Dalhousie is one of the most popular tourist spots in the North India especially, among home and foreign tourists. Nestled on the spur at the western end of Dhauladhar, Dalhousie in its present shape was founded in 1850’s when the British acquired five hills from the ruler of the Chamba State for developing the area as a sanatorium. The project originated with Lt. Col. Napier, then Chief Engineer of Punjab; (‘afterwards Lord Napier of Magdala”). Unlike several other hill stations of Himachal Pradesh, Dalhousie is favorite among those who seek solitude and restfulness.
The greatest activity in Dalhousie is on and around the three level Malls which were laid in the early 1860s for promenades, carriages, horses, dandies, etc. These roads and the steeper by-lanes which connect them to the bus-stand are still the arteries of the town. The Malls around Moti Tibba and Potreyn hills are the most popular among the tourists as the two are level and most of the business activity and hotels are around them. Gandhi Chowk, Upper bazaar. Subhash Chowk, Catholic Church of St. Frances, Sadar bazaar and the Convent founded by an Order of Belgium nuns and their Sacred Heart School are on these two malls. Dalhousie’s third and highest mall was built around the upper Bakrota hill nearly a 1000 feet above the G.P.O. (Gandhi Chowk)
Even during the pre-partition days, Dalhousie attracted large number of tourists. Some of the distinguished personalities like Ravinder Nath Tagore, Subhash Chander Bose and Pt. Jawahar Lal Nehru visited Dalhousie in their formative period to immerse themselves in the leisurely quiet of this hill station. The calm and composed walks of the thick forests stirred the poet in Ravinder Nath Tagore. Some of his early poems are set against the backdrop of Dalhousie. Sardar Ajeet Singh, chacha (Uncle) of Sardar Bhagat Singh and a freedom fighter himself came to rest his tired limbs in Dalhousie and he breathed his last just before declaration of India’s Independence on 15th August, 1947. There is a samadhi in the memory of Sardar Ajit Singh at Panchpula which is a place frequented by every tourist. Pt. Nehru visited Dalhousie in 1925 and Subhash Chander Bose convalesced in Kynance near the Post-Office for about seven months in 1937. Dalhousie Centenary Celebrations were held in August, 1954.
Places of Interest
Subhash Baoli: Not far from the G.P.O. Square is the spring at Subhash Baoli with panoramic views of the snow-capped mountains.
Satdhara: Sparkling springs close to town, rich in mica and other minerals, are noted for their medicinal properties.
PANJPULLA: Beyond Sathara is another pretty spot where the water from a natural tank flows under five little bridges.
Bakrota Hills: The Bakrota Mall, a popular walking circuit around these hills has a spectacular view of the mountains.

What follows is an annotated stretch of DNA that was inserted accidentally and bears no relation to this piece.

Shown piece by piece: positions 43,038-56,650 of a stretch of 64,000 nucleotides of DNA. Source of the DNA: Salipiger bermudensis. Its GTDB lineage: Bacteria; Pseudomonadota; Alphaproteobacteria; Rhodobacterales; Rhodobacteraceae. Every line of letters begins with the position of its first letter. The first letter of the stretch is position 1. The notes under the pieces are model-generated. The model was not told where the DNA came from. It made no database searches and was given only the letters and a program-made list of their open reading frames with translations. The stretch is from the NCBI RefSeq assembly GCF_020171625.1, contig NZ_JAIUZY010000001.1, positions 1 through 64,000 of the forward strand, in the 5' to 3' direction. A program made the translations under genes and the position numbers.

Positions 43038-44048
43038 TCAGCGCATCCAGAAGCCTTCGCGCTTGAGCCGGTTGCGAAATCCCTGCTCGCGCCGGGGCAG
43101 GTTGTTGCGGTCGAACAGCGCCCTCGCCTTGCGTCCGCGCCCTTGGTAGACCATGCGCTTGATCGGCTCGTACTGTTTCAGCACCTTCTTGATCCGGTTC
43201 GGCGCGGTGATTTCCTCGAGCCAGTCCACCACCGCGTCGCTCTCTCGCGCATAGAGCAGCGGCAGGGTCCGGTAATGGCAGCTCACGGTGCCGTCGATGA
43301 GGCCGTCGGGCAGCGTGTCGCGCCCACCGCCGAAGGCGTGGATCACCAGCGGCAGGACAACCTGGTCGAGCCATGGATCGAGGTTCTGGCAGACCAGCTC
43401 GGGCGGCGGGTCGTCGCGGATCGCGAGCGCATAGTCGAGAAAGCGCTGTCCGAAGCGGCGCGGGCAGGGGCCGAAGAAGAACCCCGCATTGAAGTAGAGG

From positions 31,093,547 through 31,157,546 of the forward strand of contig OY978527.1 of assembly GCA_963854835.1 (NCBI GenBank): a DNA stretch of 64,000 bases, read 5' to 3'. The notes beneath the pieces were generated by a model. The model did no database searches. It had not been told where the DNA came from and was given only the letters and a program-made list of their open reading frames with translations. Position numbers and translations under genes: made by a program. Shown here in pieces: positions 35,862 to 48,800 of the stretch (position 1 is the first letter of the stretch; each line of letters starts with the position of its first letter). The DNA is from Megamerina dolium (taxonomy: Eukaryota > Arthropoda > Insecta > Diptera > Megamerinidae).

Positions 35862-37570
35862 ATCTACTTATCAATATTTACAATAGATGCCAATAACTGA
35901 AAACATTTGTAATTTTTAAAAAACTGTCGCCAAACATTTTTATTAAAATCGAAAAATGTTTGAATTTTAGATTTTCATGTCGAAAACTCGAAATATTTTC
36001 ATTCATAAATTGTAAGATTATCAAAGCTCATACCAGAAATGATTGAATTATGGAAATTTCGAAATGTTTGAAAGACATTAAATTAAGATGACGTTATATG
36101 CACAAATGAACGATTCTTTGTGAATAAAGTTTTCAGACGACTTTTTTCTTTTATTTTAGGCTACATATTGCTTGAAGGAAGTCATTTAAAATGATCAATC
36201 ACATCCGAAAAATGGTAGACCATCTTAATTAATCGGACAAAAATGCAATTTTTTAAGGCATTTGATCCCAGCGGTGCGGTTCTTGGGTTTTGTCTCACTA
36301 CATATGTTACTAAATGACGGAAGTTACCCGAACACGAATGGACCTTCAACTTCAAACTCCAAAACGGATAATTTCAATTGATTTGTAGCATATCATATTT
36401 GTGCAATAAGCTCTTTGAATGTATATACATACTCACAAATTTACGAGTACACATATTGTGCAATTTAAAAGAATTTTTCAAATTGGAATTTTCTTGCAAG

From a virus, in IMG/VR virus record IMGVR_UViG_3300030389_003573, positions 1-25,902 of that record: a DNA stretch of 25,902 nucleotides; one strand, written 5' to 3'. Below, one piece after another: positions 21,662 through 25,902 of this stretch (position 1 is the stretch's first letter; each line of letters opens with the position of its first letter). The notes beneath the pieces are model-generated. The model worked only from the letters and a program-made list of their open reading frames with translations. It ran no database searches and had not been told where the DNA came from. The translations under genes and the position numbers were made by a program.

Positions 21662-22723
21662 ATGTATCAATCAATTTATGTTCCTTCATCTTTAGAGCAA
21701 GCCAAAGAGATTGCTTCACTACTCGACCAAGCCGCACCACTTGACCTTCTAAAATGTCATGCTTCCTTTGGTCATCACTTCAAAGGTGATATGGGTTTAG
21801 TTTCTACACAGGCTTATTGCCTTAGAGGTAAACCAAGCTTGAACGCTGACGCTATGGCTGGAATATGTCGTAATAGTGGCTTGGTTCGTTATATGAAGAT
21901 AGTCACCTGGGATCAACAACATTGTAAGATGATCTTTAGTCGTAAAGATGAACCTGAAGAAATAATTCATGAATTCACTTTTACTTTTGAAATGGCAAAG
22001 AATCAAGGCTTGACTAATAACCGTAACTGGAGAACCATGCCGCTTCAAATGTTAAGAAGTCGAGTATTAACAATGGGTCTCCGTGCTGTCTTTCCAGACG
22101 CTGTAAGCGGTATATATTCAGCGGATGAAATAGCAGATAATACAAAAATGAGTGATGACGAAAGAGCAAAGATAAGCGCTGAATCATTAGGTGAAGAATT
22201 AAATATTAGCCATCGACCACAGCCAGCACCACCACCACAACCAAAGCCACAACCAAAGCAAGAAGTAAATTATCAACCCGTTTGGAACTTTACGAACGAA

Dhainkund: The high peak of Dhainkund offers a bird’s-eye view of the verdant valleys of the Beas, Chenab and Ravi rivers.
KHAJJIAR: A small picturesque saucer-shaped plateau surrounded by dense pine and deodar forests, is one of the 160 places throughout the world to have been designated “Mini Switzerland”. Khajjiar, a tiny tourist resort in Chamba about 24 kms from Dalhousie; at an altitude of 6,500 ft. above sea level. The moment one enters the picturesque Khajjiar, one is welcomed by a yellow Swiss sign for ‘hiking path’ which reads “Mini Switzerland”.
Set against the backdrop of dense pines, deodars and lush green meadow, Khajjiar is exquisitely nestled down in the foothills of the imposing Dhauladhar ranges of the Western Himalayas. The dish-shaped Khajjiar provides a panoramic and breathtaking perspective to visitors. Khajjiar was officially baptized by the Swiss Ambassador on July 7, 1992 and as per records, a stone was taken from here and forms part of the stone sculpture erected in Berne, capital of Switzerland.
The place is famous for the popular Khajji Naga shrine dedicated to the serpent god from which the name is believed to have been derived. Moreover, Khajjiar has an islet with a small lake surrounding it. The lake is considered to be holy by the locals as legend associated it with Khajinag, the deity in the Khaaji temple.
Kalatope: Located almost midway between Dalhousie and Khajjiar, Kalatope is a beautiful forested area. A very thick and dark forest crowns the hilltop and perhaps that is why the place has derived its name as Kalatop which literally means a black cap. The spot really commands a panoramic view of the surrounding landscape. One can see the hills, snow-capped mountains, the valleys, the hamlets, the greenery and the ruggedness standing from the place. The forest mainly comprises of the deodar, kail, spruce, ban trees and various bushes providing a safe habitat for wild animals. The place has already been declared a wild life sanctuary by the government. Pheasants and Monal and various other birds can be frequently seen in the place. Leopards, black bear are also found by a travelers occasionally.